And then the reviewer begins to histrionically demand that Nute Gunray put the poison in the tea, but forgets to mention that the tea is served before the order to kill them.  And they didn't sense danger, they sensed fear.  As soon as there was any ill-will toward them, they were tipped off to danger and I doubt they would have stopped to have a drink at that point.

Mr. Plinkett (which is what the reviewer seems to be called) then goes on to talk about the problem of them holding their breath, "as though they know the droids are just going to open the door."  Umm...  They're Jedi.  They do know stuff like that.

Then, we're left to question the motives of the Trade Federation and why they would get in league with Darth Sidious.  The answer is easy, he offered them complete subjugation of planets like Naboo.  It doesn't matter that they were going to be betrayed by him at one point or another.

Next on the list is the question, "Why didn't the Jedi just fight all the droids in the hangar bay, steal a ship, and get back to Coruscant?"  And I think the answer is pretty clear.  Firstly, they're clearly outnumbered.  No pair of Jedi could take out a thousand battle droids at once, it just couldn't happen.  Secondly, this is just one batch from one hangar of one of thirty or more battleships.  Even if they were able to annihilate the droids in the hangar bay they found themselves in, it wouldn't do anyone any good, because they'd still be left with the same problem.  Their course of action made the most sense.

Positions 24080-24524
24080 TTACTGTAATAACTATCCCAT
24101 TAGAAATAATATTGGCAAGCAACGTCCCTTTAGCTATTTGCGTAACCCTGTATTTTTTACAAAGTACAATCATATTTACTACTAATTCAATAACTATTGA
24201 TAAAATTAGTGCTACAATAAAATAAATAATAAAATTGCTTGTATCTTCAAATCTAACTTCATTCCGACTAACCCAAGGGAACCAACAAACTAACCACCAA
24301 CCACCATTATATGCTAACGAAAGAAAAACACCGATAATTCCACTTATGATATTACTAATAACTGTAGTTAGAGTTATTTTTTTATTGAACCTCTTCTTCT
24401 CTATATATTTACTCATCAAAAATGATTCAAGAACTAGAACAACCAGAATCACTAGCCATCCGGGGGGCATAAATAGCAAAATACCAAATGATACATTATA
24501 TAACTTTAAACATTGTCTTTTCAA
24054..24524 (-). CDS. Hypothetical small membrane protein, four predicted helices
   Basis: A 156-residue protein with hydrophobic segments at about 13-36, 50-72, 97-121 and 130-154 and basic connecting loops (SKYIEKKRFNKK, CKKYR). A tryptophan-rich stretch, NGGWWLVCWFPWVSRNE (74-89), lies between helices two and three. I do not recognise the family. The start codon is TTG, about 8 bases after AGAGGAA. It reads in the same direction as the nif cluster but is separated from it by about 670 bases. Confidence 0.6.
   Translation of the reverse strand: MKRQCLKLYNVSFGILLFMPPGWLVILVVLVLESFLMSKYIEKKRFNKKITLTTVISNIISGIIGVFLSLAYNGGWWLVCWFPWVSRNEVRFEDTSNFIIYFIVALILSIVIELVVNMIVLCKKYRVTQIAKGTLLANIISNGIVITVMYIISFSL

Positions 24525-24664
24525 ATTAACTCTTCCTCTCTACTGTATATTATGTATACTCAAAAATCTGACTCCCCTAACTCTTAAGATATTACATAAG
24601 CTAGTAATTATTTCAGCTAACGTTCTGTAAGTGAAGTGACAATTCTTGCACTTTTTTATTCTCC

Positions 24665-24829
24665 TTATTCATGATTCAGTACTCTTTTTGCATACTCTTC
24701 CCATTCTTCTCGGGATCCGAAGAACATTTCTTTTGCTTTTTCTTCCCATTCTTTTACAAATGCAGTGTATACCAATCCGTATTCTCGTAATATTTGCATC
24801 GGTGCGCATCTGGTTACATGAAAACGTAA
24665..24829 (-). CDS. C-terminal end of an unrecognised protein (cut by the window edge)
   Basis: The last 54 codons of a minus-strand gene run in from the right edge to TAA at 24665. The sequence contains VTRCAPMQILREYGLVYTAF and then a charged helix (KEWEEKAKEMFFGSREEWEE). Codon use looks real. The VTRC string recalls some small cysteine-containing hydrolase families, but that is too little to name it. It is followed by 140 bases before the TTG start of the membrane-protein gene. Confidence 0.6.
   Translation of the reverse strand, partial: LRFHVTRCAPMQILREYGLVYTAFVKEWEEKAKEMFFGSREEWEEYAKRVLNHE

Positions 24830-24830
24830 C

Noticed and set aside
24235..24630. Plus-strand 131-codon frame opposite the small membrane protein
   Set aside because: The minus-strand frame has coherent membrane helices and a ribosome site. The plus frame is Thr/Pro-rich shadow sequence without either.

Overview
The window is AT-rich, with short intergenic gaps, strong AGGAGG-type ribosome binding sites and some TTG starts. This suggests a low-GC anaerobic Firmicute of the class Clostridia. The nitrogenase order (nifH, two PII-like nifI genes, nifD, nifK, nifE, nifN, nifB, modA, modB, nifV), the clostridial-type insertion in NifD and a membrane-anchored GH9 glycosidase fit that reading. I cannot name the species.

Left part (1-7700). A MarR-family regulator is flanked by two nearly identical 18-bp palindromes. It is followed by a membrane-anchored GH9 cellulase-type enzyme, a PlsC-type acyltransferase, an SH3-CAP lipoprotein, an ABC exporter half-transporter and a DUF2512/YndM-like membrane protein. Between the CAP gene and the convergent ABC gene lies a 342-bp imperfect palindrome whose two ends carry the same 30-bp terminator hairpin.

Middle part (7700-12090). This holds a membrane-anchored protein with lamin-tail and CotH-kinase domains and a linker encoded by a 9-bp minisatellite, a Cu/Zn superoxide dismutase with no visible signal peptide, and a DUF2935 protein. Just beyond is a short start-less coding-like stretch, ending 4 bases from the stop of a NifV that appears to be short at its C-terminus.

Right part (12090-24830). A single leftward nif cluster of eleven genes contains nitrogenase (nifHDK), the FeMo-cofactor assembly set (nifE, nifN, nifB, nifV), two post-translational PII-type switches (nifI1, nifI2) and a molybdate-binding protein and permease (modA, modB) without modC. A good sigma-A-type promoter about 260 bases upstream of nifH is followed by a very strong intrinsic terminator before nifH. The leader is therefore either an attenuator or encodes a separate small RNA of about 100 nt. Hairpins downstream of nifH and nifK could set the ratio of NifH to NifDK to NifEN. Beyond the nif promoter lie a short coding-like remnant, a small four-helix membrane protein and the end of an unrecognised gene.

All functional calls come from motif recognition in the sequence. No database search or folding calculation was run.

As far as the argument that Qui-Gon is a moron because he wanted them to stow away aboard separate ships, there are just as many reasons for it as good reasons Mr. Plinkett provides against it.  For one: since they have no way of knowing where each individual landing craft is going, it gives them the best possible chance of at least one of them getting to the Naboo quickly.  For two: It doubles their chances of success if one of them is discovered, the other can still make it.  For three: it would allow them to sabotage a greater number of droids and artillery if they so chose.

Then Mr. Plinkett is offended that they follow Jar Jar to Otoh Gunga.  It makes perfect sense.  They have no idea where a city is of any sort, Jar Jar will lead them to the Gungan capital.  Since the Naboo and the Gungans are inter-dependent of each other (whether they like to admit it or not), they would reasonably be expected to know how the Jedi could find the Naboo and warn them of the pending invasion if they make it in time.  Obviously they didn't, but they could at least rescue the Queen and get her into a position to save her people.

It's all really reasonable to swallow.  If you can suspend your disbelief enough to believe in the force and lightsabers, then you can suspend it long enough to get through the plot of Phantom Menace.  If you can't, then I truly pity you.

To make sure you can keep up with these rebuttals, be sure to subscribe to my feed here and you'll get them as soon as they publish.

Part 4  can be found here.